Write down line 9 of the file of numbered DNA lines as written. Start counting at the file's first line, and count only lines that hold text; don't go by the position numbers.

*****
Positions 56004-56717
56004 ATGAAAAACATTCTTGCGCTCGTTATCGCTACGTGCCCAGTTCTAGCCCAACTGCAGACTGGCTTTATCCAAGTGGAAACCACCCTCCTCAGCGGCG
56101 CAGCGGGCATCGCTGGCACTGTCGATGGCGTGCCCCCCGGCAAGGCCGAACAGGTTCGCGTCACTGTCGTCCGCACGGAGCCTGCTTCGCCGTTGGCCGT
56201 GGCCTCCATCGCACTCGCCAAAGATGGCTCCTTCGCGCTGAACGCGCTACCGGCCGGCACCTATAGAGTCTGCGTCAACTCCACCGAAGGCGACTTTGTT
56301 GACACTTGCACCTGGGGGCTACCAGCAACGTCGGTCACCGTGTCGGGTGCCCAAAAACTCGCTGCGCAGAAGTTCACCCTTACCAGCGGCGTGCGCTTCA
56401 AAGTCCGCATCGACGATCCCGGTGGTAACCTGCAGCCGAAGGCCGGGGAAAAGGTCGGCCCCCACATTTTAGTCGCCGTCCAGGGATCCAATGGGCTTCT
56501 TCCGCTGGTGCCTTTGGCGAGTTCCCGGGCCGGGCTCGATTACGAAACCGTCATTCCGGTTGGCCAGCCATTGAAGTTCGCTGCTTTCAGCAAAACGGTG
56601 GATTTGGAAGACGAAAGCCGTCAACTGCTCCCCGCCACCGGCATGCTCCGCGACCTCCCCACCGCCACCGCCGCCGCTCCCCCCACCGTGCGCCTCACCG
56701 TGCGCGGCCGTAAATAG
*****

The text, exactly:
56701 TGCGCGGCCGTAAATAG